During the Great War there were many persons who found ways to serve in humanitarian and medical capacities in spite of their ineligibility for military duty. The most numerous of these were the members of the British Voluntary Aid Detachments, familiarly known as ‘V.A.D.’s’, which numbered about 80,000 young women. These volunteers became nursing assistants and hospital workers, and Wikipedia lists twenty-three noteworthy V.A.D.’s, some of whom were Vera Brittain, Agatha Christie, E.M. Delafield, Amelia Earhart, Violet Jessop, and Freya Stark.
Others, including men, were ambulance drivers, stretcher bearers or hospital orderlies. Many were Americans who served before April 1917 or who were under military age. Wikipedia lists sixty such persons who became well-known, including Stafford Cripps, E.E. Cummings, Walt Disney, John Dos Possos, Marjory Stoneman Douglas, Dorothy Canfield Fisher, Ernest Hemingway, Tony Hulman, Ray Kroc, Archibald MacLeish, John Masefield, Somerset Maugham, Maurice Ravel, Robert Service, Gertrude Stein, Pierre Teilhard de Chardin, Alice B. Toklas and William Wellman.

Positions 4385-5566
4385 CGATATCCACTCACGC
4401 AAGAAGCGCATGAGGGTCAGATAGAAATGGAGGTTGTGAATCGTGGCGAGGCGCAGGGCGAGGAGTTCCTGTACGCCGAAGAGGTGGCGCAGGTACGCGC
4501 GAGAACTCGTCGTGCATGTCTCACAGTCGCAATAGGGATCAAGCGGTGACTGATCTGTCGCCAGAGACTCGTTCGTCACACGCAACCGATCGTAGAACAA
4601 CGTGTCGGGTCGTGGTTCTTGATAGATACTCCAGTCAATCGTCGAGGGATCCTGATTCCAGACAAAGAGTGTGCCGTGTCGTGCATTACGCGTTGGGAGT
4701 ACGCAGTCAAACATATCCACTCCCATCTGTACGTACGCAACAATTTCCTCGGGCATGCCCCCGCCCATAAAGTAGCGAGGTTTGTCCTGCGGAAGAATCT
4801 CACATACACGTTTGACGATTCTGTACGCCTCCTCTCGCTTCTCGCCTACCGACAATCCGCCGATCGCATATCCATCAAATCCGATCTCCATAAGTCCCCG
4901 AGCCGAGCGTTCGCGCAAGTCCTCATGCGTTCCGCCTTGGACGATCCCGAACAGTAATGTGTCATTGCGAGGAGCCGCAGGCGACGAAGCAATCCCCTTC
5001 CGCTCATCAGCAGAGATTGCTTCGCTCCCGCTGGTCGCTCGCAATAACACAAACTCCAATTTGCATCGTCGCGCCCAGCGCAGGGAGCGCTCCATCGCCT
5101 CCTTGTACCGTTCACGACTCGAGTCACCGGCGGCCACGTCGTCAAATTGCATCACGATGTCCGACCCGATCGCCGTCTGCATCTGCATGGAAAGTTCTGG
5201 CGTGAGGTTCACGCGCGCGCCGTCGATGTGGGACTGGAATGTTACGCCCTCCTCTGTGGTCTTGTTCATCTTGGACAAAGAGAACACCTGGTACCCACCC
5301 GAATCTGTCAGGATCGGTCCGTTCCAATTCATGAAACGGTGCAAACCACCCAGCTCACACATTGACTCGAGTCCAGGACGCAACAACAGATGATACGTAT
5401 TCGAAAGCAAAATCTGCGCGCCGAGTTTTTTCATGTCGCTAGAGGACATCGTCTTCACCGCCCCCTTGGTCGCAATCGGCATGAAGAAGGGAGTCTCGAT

A major source of these medical service volunteers and vehicles was The American Field Service, an organization which still exists and deserves a future entry here.
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